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Radio Recordings

Self Made Things 5

Jonathan Miller
In the final programme in the series, Jonathan Miller brings the story of reproduction and generation up to the present. He hears first from Nobel prize-winner Sir Aaron Klug who describes the work done by Crick and Watson in 1953 to identify the chemical structure of deoxyribonucleic acid, better know as DNA, which they represented as a double helix.

The Chambers - 1

Radio 4
First of two programmes which go behind the elegant facades of legal London to meet the barristers, clerks and staff of Outer Temple Chambers, one of London's leading law chambers, as they prepare for the biggest upheaval in their history: the full implementation of the 2007 Legal Services Act. Due to be fully implemented in 2012, the Act will produce greater competition in who can provide legal services. Many of the cosy arrangements of the past will be swept away, and barristers will need to show that they can provide the service and value for money that the public wants.
Radio-Recordings%%%Politics & Public Policy%%%Law

The Lopsided Universe - Life Through the Looking Glass

Frank Close
There's an ass in mythology that stood equidistant between two bunches of carrots. One on its left, the other on its right side. The ass, unable to choose between left and right, starved to death. Luckily for us, life made a decision and didn't perish like Buridan's ass. The molecules that make living things are all handed. What's more they all have the same handedness - but why? Frank Close finds out how a French chemist found the clue to this conundrum at the bottom of a glass of wine a hundred and fifty years ago.

The Reith Lectures 2005 - 01 Collaboration

Lord Broers
When I returned to this Engineering Department from the USA in 1984 my wife and I bought an historic and wonderful house some ten miles south of Cambridge. It was built around 1520, a date that could be substantiated to within a decade by the form of the oak beams that comprised its floors and ceilings. These had been shaped by iron blades that only lasted about ten years. Being someone of the present rather than the past I had not previously been much preoccupied with history but living in the splendid oak structure - like a fine sailing vessel that had gone aground - inspired me to wonder what had preoccupied the technologists and scientists of that age...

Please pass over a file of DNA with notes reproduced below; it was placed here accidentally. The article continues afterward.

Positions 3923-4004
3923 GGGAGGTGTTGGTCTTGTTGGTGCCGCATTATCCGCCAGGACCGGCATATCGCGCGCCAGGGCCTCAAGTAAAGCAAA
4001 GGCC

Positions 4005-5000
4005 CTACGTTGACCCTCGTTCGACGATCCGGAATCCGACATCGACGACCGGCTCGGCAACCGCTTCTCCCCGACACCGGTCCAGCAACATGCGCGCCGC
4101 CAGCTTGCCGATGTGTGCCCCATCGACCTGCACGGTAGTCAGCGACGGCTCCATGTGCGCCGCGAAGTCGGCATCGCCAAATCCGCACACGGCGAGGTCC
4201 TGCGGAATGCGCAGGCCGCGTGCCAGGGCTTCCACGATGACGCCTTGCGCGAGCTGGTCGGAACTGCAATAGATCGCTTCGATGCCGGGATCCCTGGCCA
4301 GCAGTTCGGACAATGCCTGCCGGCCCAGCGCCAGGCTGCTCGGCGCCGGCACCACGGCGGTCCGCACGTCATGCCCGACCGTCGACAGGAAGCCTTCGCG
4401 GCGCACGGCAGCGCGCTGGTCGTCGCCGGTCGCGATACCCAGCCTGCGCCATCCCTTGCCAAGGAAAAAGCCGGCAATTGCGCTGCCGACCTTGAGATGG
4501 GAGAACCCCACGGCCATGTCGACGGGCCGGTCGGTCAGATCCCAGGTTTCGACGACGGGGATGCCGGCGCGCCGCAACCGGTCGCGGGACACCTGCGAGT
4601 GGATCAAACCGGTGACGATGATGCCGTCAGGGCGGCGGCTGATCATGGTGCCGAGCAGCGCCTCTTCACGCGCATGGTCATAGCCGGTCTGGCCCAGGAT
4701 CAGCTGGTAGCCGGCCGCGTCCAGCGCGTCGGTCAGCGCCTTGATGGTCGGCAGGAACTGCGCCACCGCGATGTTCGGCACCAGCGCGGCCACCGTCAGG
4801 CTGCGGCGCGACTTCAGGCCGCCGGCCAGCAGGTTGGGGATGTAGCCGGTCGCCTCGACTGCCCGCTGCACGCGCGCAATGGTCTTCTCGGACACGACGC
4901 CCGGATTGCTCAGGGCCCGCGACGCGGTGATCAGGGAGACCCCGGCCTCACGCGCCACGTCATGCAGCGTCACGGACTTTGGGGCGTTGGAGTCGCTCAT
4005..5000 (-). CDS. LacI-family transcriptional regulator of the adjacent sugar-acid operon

Radio-Recordings%%%Business & Management%%%Economics & Finance%%%Engineering%%%Anthropology

Voices from the Old Bailey. Episode 3: Children

Amanda Vickery
Professor Amanda Vickery presents dramatised extracts from gripping Old Bailey court cases from the 18th century and discusses with fellow historians what they reveal about the period. In episode 3, Amanda Vickery listens to the voices of young children who found themselves in court.


A Thousand Years of Good Prayers

Yiyun Li , Harper Perennial , 2006
In this prize-winning collection of short stories, Yiyun Li brings us a modern China facing up to a complex history of repression and guilt. In "Extra", a Chinese woman, alone in middle age, befriends a young boy and we see how love begins to overcome the strictures that dominate their lives. In "Immortality" a young man bears a striking resemblance to the Dictator, and so finds a strange kind of calling.
  • 0-00-719663-6
  • 111030
  • Reading
  • 1 copies
  • C1 C2

Notes From A Small Island

Bill Bryson , Black Swan , 1996